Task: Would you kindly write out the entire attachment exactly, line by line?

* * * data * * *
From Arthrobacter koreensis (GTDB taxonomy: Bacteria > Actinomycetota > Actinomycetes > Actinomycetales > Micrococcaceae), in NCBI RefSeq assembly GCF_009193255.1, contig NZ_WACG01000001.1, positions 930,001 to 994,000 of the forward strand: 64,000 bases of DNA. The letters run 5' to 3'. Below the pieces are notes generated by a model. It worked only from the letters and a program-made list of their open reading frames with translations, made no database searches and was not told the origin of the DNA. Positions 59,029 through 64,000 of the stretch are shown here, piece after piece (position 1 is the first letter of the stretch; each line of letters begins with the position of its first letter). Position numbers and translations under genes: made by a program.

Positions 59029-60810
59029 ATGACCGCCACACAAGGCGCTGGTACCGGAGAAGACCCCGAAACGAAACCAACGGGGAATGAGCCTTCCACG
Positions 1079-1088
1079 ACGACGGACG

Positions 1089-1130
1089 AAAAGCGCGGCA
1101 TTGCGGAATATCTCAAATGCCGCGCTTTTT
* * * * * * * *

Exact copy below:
From Arthrobacter koreensis (GTDB taxonomy: Bacteria > Actinomycetota > Actinomycetes > Actinomycetales > Micrococcaceae), in NCBI RefSeq assembly GCF_009193255.1, contig NZ_WACG01000001.1, positions 930,001 to 994,000 of the forward strand: 64,000 bases of DNA. The letters run 5' to 3'. Below the pieces are notes generated by a model. It worked only from the letters and a program-made list of their open reading frames with translations, made no database searches and was not told the origin of the DNA. Positions 59,029 through 64,000 of the stretch are shown here, piece after piece (position 1 is the first letter of the stretch; each line of letters begins with the position of its first letter). Position numbers and translations under genes: made by a program.

Positions 59029-60810
59029 ATGACCGCCACACAAGGCGCTGGTACCGGAGAAGACCCCGAAACGAAACCAACGGGGAATGAGCCTTCCACG
Positions 1079-1088
1079 ACGACGGACG

Positions 1089-1130
1089 AAAAGCGCGGCA
1101 TTGCGGAATATCTCAAATGCCGCGCTTTTT